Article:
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Young painter documented horrors of Second World War

Bruno Bobak enlisted in the Canadian Army during the war and was made an official war artist in 1944.

Bruno Bobak, who was Canada's youngest official war artist during the Second World War, has died in New Brunswick.

The 88-year-old painter died in hospital in Saint John on Monday following a brief illness, said Bernie Riordon, director of Fredericton's Beaverbrook Art Gallery.

"He was a very passionate and emotional expressionistic painter that people grew to love and admire," said Riordon.

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New Brunswick Premier David Alward described Bobak as being "at the heart of the artistic life of our province for over 50 years."

Bobak was born in Wawelowska, Poland, in 1923, and his family moved to Canada two years later.

He began painting while a teenager, studying under Arthur Lismer of the Group of Seven in Toronto.

Bobak enlisted in the Canadian Army during the war and was made an official war artist in 1944, after winning an art competition – travelling with the 4th Canadian Armoured Division through France and Germany.

Bobak moved to Fredericton in 1960, where he remained for the rest of his life.

Inge Pataki, who owns Gallery 78 in Fredericton, said Bobak was a close friend and talented artist.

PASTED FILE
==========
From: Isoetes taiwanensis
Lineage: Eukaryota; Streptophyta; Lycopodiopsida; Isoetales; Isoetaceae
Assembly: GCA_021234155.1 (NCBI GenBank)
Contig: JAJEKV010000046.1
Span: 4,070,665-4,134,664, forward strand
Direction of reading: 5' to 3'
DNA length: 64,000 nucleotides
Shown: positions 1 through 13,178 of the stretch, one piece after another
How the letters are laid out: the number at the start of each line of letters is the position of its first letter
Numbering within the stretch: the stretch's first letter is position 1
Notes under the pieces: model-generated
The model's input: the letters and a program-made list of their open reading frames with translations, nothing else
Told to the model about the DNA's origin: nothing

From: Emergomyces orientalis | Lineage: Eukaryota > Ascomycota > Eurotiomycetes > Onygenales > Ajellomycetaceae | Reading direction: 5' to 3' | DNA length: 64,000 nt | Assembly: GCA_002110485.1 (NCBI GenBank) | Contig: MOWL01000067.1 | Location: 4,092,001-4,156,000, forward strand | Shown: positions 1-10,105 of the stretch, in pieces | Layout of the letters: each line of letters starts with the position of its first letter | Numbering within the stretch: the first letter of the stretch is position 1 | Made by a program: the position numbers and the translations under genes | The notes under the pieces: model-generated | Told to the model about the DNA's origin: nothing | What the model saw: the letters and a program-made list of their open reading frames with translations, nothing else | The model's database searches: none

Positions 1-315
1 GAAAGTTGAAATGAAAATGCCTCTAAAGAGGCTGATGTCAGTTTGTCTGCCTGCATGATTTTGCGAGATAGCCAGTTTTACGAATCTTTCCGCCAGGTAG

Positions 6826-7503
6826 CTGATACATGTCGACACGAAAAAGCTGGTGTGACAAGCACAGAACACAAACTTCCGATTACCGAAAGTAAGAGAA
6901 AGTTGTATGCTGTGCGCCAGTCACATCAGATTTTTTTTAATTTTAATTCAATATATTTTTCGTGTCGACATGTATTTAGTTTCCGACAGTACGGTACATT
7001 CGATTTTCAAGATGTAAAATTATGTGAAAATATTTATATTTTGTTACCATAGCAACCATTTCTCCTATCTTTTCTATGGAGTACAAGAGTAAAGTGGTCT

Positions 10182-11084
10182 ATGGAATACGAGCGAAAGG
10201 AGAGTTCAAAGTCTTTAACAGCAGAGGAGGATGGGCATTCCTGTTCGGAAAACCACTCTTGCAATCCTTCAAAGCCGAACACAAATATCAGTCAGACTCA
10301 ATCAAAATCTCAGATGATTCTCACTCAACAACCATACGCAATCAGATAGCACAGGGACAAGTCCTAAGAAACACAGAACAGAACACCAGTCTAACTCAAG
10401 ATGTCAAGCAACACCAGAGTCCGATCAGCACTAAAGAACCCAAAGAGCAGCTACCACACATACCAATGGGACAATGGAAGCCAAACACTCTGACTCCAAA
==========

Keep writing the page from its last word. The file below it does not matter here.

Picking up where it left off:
"Anything he did with his hands and with his eyes was perfect," Pataki said.

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"He was a print-maker, he drew incredibly well, his paintings were fantastic and he made furniture.

"His figurative work is a very strong expression of humanity, his landscapes were just masterful at characterizing or portraying the province of New Brunswick."

The Beaverbrook Art Gallery in Fredericton is home to many of Bobak's works, as well as paintings by his wife, Molly Lamb Bobak.

"In my view, he and Molly were the royalty of New Brunswick art," Riordon said, adding that Bobak was generous with his time and advice to help young artists.

"It is a great loss to our community."

The Bobaks were named members of the Order of Canada in 1995.

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Pataki said Bobak continued to paint in recent months and contributed works to a show she had in April.

"He had three – one large canvas of a view of the river with Fredericton, and two smaller works in that show – that he painted last winter," she said.

"That's why it is so incredibly shocking that he's gone."

On Tuesday, the Beaverbrook Art Gallery compiled a number of Bruno Bobak's paintings for display in their Canadian collection.

A book of condolences has been placed at the gallery for people to sign.

Bobak leaves his wife, son Alex, daughter Annie and their extended families.

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